It’s been rather quiet on here of late. Since the madness of Sew Up North I’ve been inclined to sew rather than write and there’s also been other, “real world” stuff going on which I may or may not go into another time.
But not today.
Today, I am on an aeroplane to Cyprus and, in what’s becoming my traditional way of distracting myself from the nasty flying, I’m blogging because I can’t concentrate on my book.
I’ve been thinking of a post for a while now about my new sewing room organisation and what a surprisingly pleasing impact it’s had on my sewing process. I know I looked around on other blogs loads before buying anything so thought I’d share what I ended up with.
My sewing space, whilst more and more my own these days as the rest of my family is loathe to risk the potentially pin covered floor, is basically a dark, cold hole in the ground. We live in a 3 storey house built into a hillside and the downstairs back room has the most laughably small window crammed right against the wall which illuminates the space for all of 10 minutes a day, thanks to the 20 foot wall outside!
So it needs a little help and after much thought, I trundled off to IKEA.
I already had two desk lights and a bright white desk (one of their smallest); what I was after was the holy grail; a pegboard.
This is what I ended up with. As with everything in ikea, it’s possible to spend a lot of money in a relatively small space of time by picking up the cheap add ons to whatever you actually needed. But it all feels sturdy, I can move things around as needed and finally I can combine inspiration and practicality without having to unpack a bunch of storage boxes every time I need something.
So, at the top and bottom I have 3 shelves. One is dedicated to the Lego sewing kit my girls thought I needed (didn’t argue, love Lego!), the one at the top is for my bobbins and the magnetic pin cushion, meaning I have somewhere neat for them which the girls can’t reach!
The third shelf is empty when I’m not there; when I am, it’s perfect for my Kindle, allowing me to watch box sets, films, you tube or whatever to my heart’s content.
Bottom right, there’s a pen pot. This is perfect for the few pens I use when making notes, my rulers, my Simplicity point turner, my awl and the largest of the Prym gadgets for feeding elastic through channels (life changing!) I also keep the bag of tools for the overlocker there for easy access as I seem to rethread it very regularly.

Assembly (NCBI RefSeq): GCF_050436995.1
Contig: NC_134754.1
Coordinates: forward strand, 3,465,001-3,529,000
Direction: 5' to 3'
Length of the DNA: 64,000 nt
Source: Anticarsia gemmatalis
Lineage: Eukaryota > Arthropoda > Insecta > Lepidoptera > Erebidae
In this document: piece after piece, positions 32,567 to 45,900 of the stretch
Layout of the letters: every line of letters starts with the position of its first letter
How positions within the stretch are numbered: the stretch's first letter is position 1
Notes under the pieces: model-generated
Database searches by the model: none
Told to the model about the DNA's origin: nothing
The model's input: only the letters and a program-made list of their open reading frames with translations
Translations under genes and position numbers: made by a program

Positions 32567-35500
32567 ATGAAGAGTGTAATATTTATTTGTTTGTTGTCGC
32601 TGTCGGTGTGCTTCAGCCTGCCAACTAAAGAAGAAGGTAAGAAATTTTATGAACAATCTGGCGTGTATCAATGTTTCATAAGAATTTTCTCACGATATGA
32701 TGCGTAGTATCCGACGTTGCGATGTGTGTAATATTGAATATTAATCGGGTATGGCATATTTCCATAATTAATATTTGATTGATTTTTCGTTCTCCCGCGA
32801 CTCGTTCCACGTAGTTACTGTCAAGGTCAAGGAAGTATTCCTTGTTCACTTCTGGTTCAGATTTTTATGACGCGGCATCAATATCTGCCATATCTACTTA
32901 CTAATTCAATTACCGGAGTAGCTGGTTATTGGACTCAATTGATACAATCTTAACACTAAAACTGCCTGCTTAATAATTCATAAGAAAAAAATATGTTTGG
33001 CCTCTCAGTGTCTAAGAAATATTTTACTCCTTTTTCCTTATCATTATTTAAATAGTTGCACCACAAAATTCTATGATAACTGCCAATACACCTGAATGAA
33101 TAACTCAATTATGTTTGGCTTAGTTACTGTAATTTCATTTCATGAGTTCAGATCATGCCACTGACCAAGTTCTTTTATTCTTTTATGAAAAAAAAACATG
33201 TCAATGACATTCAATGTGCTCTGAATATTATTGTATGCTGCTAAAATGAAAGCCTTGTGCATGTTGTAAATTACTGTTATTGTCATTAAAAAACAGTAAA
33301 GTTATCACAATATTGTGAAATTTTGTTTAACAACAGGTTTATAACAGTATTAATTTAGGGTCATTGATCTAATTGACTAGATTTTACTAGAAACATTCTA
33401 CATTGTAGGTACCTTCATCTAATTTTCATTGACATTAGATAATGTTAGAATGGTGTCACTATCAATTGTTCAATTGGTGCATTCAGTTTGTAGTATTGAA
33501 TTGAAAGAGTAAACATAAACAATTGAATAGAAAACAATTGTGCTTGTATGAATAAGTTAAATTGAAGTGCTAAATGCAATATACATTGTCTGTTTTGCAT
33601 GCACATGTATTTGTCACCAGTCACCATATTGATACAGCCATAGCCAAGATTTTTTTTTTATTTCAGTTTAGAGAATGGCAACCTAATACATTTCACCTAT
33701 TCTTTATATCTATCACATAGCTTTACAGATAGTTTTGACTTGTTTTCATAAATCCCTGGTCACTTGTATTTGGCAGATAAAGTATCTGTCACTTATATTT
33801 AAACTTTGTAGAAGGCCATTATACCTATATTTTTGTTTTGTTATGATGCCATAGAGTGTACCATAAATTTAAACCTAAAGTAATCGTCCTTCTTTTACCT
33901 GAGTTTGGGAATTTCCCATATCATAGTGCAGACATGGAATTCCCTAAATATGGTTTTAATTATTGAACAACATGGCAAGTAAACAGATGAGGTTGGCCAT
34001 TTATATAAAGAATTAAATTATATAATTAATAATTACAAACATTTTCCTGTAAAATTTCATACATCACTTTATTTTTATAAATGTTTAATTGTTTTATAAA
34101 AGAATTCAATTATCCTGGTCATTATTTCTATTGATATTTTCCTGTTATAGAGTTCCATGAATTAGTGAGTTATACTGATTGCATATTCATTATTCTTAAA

I then have 6 clear plastic pots that hold my normal machine needles, ballpoint needles and overlocker needles separately, my growing collection of Prym snaps and some rotary cutter blades to the left; to the right I have my Scotch magic tape on top (essential for buttonholes), my walking foot, bias tape makers and the rest of the elastic channel thingumies, and my special pins for more expensive/ delicate fabrics (or when I’ve abandoned the pin cushion somewhere about the house and can’t be arsed to find it!)
I have a few hooks of different sizes, which hold my big and small rotary cutters, my Prym Love vario pliers, some paper scissors, a random embroidery hoop and, most usefully, my teeny, tiny thread snip scissors. Because the desk is small, I can reach across it easily, grab them, snip the threads and hang them back up. I don’t lose them any more!
The rest of the space is big clips which hold some patches I love, postcards from sewing shops, patterns on the to sew list and, quite often, the instructions for what I’m making.
When I’m sitting sewing now, it’s all just so much easier. Need to change a needle? Reach for the correct box, change needle, replace box. Bias tape? No problem, makers are there. Elastic to feed through fiddly channel and try my patience? No problem, top box on the right.
And it feels like my space now, so much less temporary and so much less messy. Just glancing at it as I walk in the room makes me smile.
And obviously, I bought the button rug too! I’m just waiting for a hand fastening my thread stand to the wall (I could do it myself but Mr RW will insist it needs a drill for the wall and depriving him of the chance to play with the power tools, however briefly, would be cruel!)
What have you found to have an unexpected benefit to your sewing? Are you a pegboard fan or do you favour other organisation? And do you have any tips for someone rapidly becoming a sewing gadget addict?!